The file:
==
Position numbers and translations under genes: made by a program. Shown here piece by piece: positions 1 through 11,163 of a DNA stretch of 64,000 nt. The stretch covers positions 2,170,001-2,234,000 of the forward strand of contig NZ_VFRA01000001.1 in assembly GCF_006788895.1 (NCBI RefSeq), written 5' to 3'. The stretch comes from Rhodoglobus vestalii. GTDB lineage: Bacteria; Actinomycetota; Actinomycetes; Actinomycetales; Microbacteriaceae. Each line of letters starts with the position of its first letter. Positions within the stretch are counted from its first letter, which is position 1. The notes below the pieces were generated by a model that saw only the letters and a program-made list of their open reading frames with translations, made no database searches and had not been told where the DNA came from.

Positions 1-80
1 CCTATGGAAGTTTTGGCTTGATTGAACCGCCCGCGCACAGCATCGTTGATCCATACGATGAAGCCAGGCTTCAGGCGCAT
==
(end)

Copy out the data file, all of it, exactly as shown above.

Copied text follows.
Position numbers and translations under genes: made by a program. Shown here piece by piece: positions 1 through 11,163 of a DNA stretch of 64,000 nt. The stretch covers positions 2,170,001-2,234,000 of the forward strand of contig NZ_VFRA01000001.1 in assembly GCF_006788895.1 (NCBI RefSeq), written 5' to 3'. The stretch comes from Rhodoglobus vestalii. GTDB lineage: Bacteria; Actinomycetota; Actinomycetes; Actinomycetales; Microbacteriaceae. Each line of letters starts with the position of its first letter. Positions within the stretch are counted from its first letter, which is position 1. The notes below the pieces were generated by a model that saw only the letters and a program-made list of their open reading frames with translations, made no database searches and had not been told where the DNA came from.

Positions 1-80
1 CCTATGGAAGTTTTGGCTTGATTGAACCGCCCGCGCACAGCATCGTTGATCCATACGATGAAGCCAGGCTTCAGGCGCAT